Before I started writing this blog, I was researching bowhunting and archery on my own. My interest in hunting was sparked when I was researching my piece on women hunters and local food for National Geographic and had the opportunity to talk with so many women hunters, both bow and rifle. It became an idea in the back of my head that grew and grew until I thought, “If they can do it, so can I,” and I’ve been on a mission to learn since then.
Because of that research as well as other writing projects, I’ve continued to have the opportunity to talk with many different women bowhunters, hunters, and archers, and wanted to share some of the tips they’ve offered that other women interested in pursuing archery, bowhunting, or hunting, may be interested in.
Vicki Cianciarulo: “Practicing is going to be key. The more you practice in archery, the more it becomes a natural thing to do. Make sure your anchor point is always the same every time so your sights are always in line every time. It’s really about keeping it fun and enjoying yourself. There’s a world out there that I never knew existed until I started bowhunting.”
Tiffany Lakosky: “Do not take your husband’s or boyfriend’s old bows. You want to be successful right at the start. The best thing to do is to go to an archery shop, try out a bunch of different bows and get fitted properly.,”
Lily Raff McCaulou: “The biggest piece of advice that I have is allow yourself to be really picky about who you hunt with. You can’t learn to hunt all by yourself. There will be people helping you and who you associate with along the way and you should make sure that they are people you’re really comfortable with.”
Georgia Pellegrini: “Bring things that will keep you as comfortable as possible because a lot of hunting is waiting and being in the elements. The goal really is to enjoy nature and participate in it and if you’re uncomfortable, you won’t have a good time.”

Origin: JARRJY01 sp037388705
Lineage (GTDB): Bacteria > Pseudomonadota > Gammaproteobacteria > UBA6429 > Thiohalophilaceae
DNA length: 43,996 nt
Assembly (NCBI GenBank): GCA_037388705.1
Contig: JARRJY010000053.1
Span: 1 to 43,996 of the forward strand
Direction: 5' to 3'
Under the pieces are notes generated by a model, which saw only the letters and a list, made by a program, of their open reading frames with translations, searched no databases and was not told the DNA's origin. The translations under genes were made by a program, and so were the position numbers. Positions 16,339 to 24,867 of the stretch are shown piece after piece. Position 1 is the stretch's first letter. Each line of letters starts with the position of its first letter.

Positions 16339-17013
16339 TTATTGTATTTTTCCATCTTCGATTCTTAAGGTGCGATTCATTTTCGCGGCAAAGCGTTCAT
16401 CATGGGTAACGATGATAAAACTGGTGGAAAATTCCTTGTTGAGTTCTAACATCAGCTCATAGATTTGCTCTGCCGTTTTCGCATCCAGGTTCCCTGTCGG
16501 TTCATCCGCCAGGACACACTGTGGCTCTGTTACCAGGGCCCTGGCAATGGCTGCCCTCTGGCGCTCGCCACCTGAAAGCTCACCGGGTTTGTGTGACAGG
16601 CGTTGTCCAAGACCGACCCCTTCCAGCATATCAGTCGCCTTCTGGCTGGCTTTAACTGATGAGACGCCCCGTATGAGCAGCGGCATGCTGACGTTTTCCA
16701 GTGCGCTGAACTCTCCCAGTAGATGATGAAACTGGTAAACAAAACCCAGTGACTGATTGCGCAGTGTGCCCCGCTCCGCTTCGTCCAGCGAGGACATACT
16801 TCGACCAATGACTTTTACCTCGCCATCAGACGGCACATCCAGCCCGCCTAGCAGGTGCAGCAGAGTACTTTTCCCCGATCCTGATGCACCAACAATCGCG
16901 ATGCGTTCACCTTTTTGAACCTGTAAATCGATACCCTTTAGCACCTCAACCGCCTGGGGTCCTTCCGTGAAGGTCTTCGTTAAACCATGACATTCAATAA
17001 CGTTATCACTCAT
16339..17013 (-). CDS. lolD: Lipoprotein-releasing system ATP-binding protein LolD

Archery seems to bring people together no matter what our differences may be. There aren’t too many things left in life that can be so unifying and exciting at the same time. Be true to yourself. Yes, it’s important to acquire the necessary equipment, clothing, mentor and attitude, but it’s up to you to take it seriously and concentrate on acquiring the correct skills necessary for success. Don’t devalue yourself as a beginner — use this time to learn, ask questions, practice, and thrive.
Hunting isn’t a solitary sport. Whether we end up in it for a single season or a lifetime, there are knowledgeable people available to discuss strategy and outcomes, hunting surprises or letdowns. Social media sites like Twitter, Facebook, YouTube and LinkedIn offer various platforms for open and supportive discussion. Like-minded women (and men) interested in hunting are great sounding boards for gear questions, location options, and general hunting information. Don’t do this solo! Networks specifically geared towards women are always looking to help new hunters learn the process. Reach out and you will be amazed at the genuine friendliness of the hunting community. I know I was.
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